Extradition proceedings in the United Kingdom consist in an extradition hearing before a magistrate. Section 10 of the Extradition Act 1870 provides that if "such evidence is produced as (subject to the provisions of this Act) would, according to the law of England, justify the committal for trial of the prisoner if the crime of which he is accused had been committed in England .... the .... magistrate shall commit him to prison but otherwise he shall order him to be discharged". A magistrate must be satisfied that there is sufficient evidence to put the accused on trial; before committing him a prima facie case must be made out against him. "The test is whether, if the evidence before the magistrate stood alone at the trial, a reasonable jury properly directed could accept it and find a verdict of guilty" (Schtraks v. Government of Israel  Appeal Cases 556).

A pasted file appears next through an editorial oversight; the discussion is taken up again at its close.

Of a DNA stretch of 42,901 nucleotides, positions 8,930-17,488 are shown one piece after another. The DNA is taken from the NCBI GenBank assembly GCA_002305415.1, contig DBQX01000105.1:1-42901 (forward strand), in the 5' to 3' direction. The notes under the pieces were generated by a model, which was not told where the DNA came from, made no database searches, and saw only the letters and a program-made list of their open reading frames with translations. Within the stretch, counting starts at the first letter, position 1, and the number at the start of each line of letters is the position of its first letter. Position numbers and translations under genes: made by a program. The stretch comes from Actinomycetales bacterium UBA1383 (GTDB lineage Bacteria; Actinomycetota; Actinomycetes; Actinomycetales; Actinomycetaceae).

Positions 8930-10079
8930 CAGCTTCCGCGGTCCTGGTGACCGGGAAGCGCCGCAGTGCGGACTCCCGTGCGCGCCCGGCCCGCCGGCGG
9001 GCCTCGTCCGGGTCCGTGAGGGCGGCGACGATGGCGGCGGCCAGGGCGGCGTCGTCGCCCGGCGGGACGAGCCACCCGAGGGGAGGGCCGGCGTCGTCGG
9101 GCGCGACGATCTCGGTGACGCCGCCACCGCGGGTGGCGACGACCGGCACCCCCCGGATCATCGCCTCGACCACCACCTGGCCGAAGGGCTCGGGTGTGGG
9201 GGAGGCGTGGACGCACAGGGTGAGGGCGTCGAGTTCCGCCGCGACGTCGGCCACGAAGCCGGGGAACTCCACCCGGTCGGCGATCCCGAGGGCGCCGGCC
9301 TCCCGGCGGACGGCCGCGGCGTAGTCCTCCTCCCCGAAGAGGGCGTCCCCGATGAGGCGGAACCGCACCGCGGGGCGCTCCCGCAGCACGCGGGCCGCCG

Section 11 of the Extradition Act 1870 provides that decisions taken in committal proceedings may be challenged by way of application for habeas corpus. In practice, such application is made to a Divisional Court and, with leave, to the House of Lords. Habeas corpus proceedings are primarily concerned with checking that the magistrate had jurisdiction to hear the case; that there was evidence before him which could justify the committal; that the offence is an extradition crime which is not of a political character; and that there is no bar on other grounds to surrender. Section 12 of the 1870 Act provides for the release of a prisoner, if not surrendered, at the conclusion of such proceedings or within two months of committal unless sufficient cause is shown to the contrary.